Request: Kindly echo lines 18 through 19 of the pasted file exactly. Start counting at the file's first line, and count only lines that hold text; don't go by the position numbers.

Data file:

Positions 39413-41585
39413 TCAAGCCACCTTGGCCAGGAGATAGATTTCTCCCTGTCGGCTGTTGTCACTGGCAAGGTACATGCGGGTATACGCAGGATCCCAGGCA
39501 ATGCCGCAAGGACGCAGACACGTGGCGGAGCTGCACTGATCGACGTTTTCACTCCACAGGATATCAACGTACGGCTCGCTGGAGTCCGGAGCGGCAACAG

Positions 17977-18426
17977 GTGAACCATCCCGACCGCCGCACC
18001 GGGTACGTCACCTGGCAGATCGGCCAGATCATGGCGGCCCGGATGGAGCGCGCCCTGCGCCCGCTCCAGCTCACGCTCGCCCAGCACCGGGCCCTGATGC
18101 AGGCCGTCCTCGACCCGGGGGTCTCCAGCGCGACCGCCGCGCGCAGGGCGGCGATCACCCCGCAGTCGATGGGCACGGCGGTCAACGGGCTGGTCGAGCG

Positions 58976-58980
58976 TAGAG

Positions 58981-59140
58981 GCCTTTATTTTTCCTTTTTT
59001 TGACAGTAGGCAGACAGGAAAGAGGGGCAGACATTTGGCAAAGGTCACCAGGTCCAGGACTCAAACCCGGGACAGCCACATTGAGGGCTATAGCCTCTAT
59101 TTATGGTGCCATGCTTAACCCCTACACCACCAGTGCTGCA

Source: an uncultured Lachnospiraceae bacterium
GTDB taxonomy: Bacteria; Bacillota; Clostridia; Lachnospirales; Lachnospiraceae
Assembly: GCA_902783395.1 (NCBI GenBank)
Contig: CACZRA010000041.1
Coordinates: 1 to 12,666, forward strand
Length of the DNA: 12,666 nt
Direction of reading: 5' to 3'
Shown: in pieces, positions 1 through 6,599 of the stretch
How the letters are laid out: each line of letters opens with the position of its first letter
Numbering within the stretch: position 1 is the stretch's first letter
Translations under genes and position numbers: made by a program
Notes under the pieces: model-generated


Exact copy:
Coordinates: 1 to 12,666, forward strand
Length of the DNA: 12,666 nt